Elizabeth – J. Randy Taraborrelli (2006) – A Real Life Review

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This is the fifth showbiz biography I have read by J. Randy Taraborrelli. Around this time last year I was enjoying his 2015 publication “Becoming Beyonce” knowing that I had this earlier work on my shelves.

Taraborrelli’s study of the life and work of Elizabeth Taylor was published five years before her death at the age of 79 in 2011. Reading this confirmed something I’d always felt about her- it was amazing that she lasted as long as she did. There were so many health scares throughout her life, so many times it was reported that she was teetering on the edge, the first time fifty years before her demise when in London she collapsed from pneumonia and according to the author “thousands gathered in the streets in front of the hospital to hold vigil for her.” She bounced back (until the next major health crisis), a true survivor.

I realised when I started this book that I didn’t know a huge amount about Elizabeth Taylor, I just thought I did because of the amount of publicity she stirred up in her lifetime. Born in England (which was why in 2000 she could be made a Dame) I never knew her American heritage, that both of her parents were American and who returned home with their young daughter as war was breaking out. I have seen a number of her films over the years. I of course knew about her relationship with Richard Burton (recently re-watching the involving “Burton & Taylor” TV dramatization with Helena Bonham-Carter and Dominic West piqued my interest enough to pick up this book). I also knew about her AIDS work, her jewellery, her perfumes all of which gave her greater celebrity at an age when most actresses would be finding leading roles harder to come by, but to me she was always one of those larger-than-life people who do not seem to function in the real world. I needed Taraborrelli’s work to give me a grounding of her reality, what it really meant to be Elizabeth Taylor.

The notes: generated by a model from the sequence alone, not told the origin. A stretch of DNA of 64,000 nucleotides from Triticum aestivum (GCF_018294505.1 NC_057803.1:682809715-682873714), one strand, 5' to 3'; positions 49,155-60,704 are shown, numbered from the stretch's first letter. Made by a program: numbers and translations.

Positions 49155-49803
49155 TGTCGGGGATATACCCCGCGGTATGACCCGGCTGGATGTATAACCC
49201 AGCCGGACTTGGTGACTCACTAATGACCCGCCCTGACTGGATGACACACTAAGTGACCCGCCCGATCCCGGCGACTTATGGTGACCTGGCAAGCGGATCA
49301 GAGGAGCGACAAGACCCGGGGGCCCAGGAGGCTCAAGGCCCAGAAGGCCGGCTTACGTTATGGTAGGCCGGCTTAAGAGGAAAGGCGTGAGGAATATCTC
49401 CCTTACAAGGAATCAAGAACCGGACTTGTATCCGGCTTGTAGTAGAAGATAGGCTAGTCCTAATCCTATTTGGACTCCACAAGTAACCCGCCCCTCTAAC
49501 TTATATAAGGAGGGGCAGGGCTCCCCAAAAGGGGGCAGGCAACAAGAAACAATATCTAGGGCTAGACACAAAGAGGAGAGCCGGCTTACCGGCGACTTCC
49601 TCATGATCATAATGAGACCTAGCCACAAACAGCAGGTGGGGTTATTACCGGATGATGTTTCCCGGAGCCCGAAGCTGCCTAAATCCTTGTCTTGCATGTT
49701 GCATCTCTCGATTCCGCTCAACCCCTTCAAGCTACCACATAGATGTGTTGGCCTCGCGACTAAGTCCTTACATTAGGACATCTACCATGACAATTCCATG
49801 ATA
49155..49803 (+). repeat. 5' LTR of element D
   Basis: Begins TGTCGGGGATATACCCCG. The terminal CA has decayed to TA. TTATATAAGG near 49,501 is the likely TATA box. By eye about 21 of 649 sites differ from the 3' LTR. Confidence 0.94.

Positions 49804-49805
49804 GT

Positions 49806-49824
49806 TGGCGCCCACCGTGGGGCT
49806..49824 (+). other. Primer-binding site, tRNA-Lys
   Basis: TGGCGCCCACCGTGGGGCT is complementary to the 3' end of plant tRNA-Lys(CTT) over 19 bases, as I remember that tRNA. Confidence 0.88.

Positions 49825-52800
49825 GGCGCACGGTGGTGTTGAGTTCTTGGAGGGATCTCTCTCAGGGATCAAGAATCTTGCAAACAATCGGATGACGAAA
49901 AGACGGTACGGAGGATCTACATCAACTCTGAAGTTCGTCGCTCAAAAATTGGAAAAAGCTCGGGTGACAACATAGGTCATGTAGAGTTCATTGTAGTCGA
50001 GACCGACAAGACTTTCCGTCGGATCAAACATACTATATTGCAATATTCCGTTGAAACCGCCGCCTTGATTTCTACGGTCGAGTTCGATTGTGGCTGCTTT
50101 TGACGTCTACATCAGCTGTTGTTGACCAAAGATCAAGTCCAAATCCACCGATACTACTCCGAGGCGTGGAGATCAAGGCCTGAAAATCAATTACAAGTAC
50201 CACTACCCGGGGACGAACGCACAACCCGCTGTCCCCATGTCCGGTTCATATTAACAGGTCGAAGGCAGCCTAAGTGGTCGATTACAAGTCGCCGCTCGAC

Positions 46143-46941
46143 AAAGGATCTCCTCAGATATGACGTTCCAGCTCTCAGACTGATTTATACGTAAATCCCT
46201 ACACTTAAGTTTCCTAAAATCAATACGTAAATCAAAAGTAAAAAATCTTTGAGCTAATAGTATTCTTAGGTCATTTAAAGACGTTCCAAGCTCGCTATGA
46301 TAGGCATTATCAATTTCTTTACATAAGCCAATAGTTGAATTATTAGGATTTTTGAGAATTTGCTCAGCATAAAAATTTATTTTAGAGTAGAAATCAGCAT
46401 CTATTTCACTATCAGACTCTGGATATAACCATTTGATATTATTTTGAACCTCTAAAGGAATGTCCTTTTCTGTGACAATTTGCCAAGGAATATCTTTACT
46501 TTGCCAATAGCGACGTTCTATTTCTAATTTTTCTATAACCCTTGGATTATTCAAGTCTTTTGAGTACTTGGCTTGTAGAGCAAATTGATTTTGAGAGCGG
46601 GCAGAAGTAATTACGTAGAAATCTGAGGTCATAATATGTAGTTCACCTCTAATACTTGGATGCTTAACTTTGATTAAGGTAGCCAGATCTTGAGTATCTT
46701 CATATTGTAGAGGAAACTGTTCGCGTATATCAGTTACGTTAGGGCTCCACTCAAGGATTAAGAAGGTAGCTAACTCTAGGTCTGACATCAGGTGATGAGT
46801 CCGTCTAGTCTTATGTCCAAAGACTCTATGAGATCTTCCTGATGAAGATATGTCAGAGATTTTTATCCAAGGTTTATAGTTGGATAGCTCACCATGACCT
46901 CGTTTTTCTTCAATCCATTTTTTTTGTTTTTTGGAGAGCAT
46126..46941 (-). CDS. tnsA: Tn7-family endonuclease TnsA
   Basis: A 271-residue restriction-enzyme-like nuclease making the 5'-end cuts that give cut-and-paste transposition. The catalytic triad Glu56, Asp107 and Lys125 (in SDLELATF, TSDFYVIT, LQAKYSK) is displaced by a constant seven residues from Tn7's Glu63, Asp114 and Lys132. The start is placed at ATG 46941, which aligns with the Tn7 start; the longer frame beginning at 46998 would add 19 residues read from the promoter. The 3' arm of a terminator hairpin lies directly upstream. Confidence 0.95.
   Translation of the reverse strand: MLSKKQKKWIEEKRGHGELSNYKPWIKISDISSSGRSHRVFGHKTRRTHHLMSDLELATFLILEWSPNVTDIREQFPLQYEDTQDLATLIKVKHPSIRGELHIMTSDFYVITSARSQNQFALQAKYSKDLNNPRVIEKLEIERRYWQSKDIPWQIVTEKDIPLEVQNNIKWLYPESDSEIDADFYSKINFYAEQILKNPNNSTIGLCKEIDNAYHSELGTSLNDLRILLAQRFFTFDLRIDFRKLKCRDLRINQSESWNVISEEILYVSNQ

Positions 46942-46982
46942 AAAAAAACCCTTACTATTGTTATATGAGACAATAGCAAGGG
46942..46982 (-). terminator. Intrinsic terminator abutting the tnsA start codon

I never fully appreciated how devoted her fans were towards her, especially in America. In a lengthy film career her movies nearly always made money, no matter how patchy they were (even if it took years to turn a profit like the expensive “Cleopatra”). She was forgiven for breaking up the marriage of sweetheart showbiz couple Debbie Reynolds and Eddie Fisher despite this being a huge scandal at the time. Taylor was still reeling from husband Mike Todd’s death in a plane crash turning to Eddie, his best friend, with him too rapidly becoming husband number 4 (and the one she had so little positive to say about in subsequent years).

The relationship with Richard Burton was central to Taylor’s life and career in the public eye. Everyone knew of their passion, their turmoil and manipulations of one another during their two marriages. He was the man Taylor could not let go. The section in the book which focuses on their marriage is perhaps the least absorbing. It was the time before, in-between and after the marriages which makes for a far more fascinating depiction of two people who just couldn’t stay away from each other and for whom the other person was both essential and toxic. Taraborrelli is too awe-struck by his subject to really join in with the tabloid frenzy some of Elizabeth’s actions stirred up, her friendship with Michael Jackson is played down as two kindred spirits with troubled childhoods and husband #8 (I’m counting Burton twice) Larry Fortensky, a younger construction worker she met in rehab which provoked an avalanche of sneering is handled sensitively and Fortensky (who died aged 64 in 2016) certainly does not get the ridicule he got at the time.